Researchers at the Keck School of Medicine of USC (University of Southern California), US have proposed a connection between good cholesterol particles in cerebrospinal fluid and brain health. Cerebrospinal fluid is a clear fluid that surrounds the brain and the spinal cord and cushions them from injury, while also providing nutrients.
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Medical guidelines made to reduce the risks of health diseases focus on levels of cholesterol in the blood, including HDL (high-density lipoproteins) known as “good cholesterol” and LDL (low-density lipoproteins) known as “bad cholesterol”.
During the study, researchers took samples of cerebrospinal fluid from people aged between 60 and above and estimated the number of good cholesterol particles in each sample. The team discovered that these particles were associated with two crucial indicators that might play a defensive role against Alzheimer’s disease, a neurological disorder that destroys thinking and memory skills and other important brain functions.
The researchers analyzed the samples of cerebrospinal fluid and blood plasma taken from 180 healthy participants aged nearly 77. They identified, counted and measured the size of individual HDL particles using a sensitive technique called ion mobility. This technique was originally developed by Ronald Krauss, M.D. at the University of California, San Francisco. Also, a group of 141 participants completed a series of cognitive tests.
One of the two indicators was the improved performance in the cognitive tests. The other was the higher transmitting levels in the cerebrospinal fluid of a particular peptide. This peptide is known as amyloid-beta 42, which is like a protein but smaller. This peptide causes Alzheimer’s disease when it misfolds and clusters onto neurons. But the increased concentration of this peptide circulating the spine and brain can lower the risks of the disease.
“This study represents the first time that small HDL particles in the brain have been counted,” said Hussein Yassine, M.D., an Associate Professor of Medicine and Neurology at the Keck School of Medicine of USC. “They may be involved with the clearance and excretion of the peptides that form the amyloid plaques we see in Alzheimer’s disease, so we speculate that there could be a role for these small HDL particles in prevention.”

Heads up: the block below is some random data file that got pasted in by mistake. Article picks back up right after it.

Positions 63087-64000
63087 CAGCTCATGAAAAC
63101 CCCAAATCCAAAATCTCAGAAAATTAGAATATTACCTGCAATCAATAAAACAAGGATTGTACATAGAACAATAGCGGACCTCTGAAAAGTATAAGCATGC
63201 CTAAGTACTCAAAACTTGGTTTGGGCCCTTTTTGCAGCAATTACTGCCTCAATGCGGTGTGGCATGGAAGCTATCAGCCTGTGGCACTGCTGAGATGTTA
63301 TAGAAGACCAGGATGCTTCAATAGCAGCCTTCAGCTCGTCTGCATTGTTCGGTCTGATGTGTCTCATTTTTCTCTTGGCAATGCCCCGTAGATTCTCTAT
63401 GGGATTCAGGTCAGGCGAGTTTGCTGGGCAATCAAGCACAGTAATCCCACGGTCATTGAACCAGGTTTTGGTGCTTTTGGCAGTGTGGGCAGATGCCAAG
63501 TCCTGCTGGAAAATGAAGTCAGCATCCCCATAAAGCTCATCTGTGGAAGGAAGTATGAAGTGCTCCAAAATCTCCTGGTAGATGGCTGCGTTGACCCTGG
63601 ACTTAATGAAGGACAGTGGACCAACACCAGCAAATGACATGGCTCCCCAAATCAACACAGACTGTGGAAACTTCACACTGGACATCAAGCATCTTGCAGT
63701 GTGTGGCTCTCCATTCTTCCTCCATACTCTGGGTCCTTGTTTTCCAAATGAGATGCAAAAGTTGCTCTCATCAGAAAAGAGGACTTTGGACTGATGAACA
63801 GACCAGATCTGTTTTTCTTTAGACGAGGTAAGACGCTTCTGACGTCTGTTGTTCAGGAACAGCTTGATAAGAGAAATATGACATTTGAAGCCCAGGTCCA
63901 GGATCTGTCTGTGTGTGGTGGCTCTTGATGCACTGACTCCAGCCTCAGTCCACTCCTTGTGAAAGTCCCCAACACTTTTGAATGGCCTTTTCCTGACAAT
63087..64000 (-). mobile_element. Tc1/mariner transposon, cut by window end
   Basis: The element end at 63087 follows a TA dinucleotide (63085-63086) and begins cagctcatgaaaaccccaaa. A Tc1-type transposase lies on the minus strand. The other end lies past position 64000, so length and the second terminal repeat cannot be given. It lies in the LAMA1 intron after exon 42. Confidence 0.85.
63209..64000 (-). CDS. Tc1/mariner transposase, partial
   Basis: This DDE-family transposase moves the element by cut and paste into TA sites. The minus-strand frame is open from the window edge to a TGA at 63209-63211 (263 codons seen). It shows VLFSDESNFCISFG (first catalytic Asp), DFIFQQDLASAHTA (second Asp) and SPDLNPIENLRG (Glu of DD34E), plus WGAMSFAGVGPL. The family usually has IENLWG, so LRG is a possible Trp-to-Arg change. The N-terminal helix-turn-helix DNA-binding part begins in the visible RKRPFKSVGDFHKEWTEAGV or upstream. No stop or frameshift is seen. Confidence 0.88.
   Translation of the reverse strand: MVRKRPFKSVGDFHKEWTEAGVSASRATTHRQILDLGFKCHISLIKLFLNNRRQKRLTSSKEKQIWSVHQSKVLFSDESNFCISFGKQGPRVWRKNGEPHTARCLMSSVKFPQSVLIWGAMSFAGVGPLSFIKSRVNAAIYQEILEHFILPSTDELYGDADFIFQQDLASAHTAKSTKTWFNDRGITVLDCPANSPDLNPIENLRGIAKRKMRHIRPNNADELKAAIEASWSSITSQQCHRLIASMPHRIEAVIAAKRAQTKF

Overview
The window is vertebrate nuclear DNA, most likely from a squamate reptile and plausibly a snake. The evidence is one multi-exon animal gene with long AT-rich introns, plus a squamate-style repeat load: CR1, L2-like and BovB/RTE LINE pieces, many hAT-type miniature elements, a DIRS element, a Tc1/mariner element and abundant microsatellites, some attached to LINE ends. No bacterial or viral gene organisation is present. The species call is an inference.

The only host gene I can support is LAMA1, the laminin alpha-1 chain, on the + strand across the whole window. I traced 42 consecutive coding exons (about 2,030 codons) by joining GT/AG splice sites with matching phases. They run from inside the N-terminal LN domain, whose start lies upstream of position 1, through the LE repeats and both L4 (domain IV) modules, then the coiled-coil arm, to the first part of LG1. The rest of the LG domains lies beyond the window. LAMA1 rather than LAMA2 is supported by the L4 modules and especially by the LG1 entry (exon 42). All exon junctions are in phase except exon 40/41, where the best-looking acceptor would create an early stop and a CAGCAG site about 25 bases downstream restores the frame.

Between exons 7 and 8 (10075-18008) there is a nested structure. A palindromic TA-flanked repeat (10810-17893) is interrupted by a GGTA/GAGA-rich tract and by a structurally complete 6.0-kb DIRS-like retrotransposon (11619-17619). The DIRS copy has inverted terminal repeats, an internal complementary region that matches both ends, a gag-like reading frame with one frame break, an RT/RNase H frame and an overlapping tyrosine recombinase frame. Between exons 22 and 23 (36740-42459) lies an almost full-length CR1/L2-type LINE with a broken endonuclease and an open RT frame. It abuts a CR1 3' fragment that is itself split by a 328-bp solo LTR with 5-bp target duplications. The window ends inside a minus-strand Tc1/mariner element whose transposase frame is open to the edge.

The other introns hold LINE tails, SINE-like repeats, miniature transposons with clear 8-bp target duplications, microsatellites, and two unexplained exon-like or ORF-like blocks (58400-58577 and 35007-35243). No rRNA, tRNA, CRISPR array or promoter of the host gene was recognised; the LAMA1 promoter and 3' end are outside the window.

Connections Between Mental Health And HDL
Out of the participants who performed cognitive tests, the ones with the higher levels of small good cholesterol particles in their cerebrospinal fluid performed better, irrespective of their age, sex, education or whether they carried the APOE4 gene (a gene that increases the risks for Alzheimer’s disease) or not. The connection was stronger among the participants with no cognitive impairment. This evidence indicated that the HDL particles might help discover the best treatments for Alzheimer’s disease.
“What we’re finding here is that before the onset of cognitive impairment, these oils — these small HDL particles — are lubricating the system and keeping it healthy,” said Krauss. “You’ve got time to intervene with exercise, drugs or whatever else to keep brain cells healthy. We still need to understand the mechanisms that promote the production of these particles, in order to make drugs that increase small HDL in the brain.”
The Alzheimer’s research and the Prospective for Prevention
Yassine and his team proposed the study on the HDL particles in the brain because they keep the brain healthy. These particles form the sheaths that protect the brain and nerve cells so that they can function properly. These sheaths help in the growth and repair of neurons. They also prevent inflammation to the barrier between the blood system and the brain, which can result in a cognitive reduction.
The HDL particles in the brain are smaller and require a protein called apolipoprotein E, or ApoE, to do all that work. The strongest risk factor for Alzheimer’s disease is the APOE4 which is a variant of the APOE gene that encodes that very same protein.
The research team used electron microscopy, which captures images at the molecular level to understand the function and structure of the ApoE HDL. They are hoping to study Apoe HDL and Alzheimer’s risk in a larger group of participants, explaining factors such as the effects of diseases including diabetes and of medications.
“People are realizing that there is more to late-onset Alzheimer’s disease,” said Yassine. “Perhaps it’s equally interesting to see how lipids are interacting with amyloid or how newer treatments can be focused not just on amyloid or tau, but also on fats and ApoE.”
A detailed study has been published in the journal Alzheimer’s Disease & Dementia.
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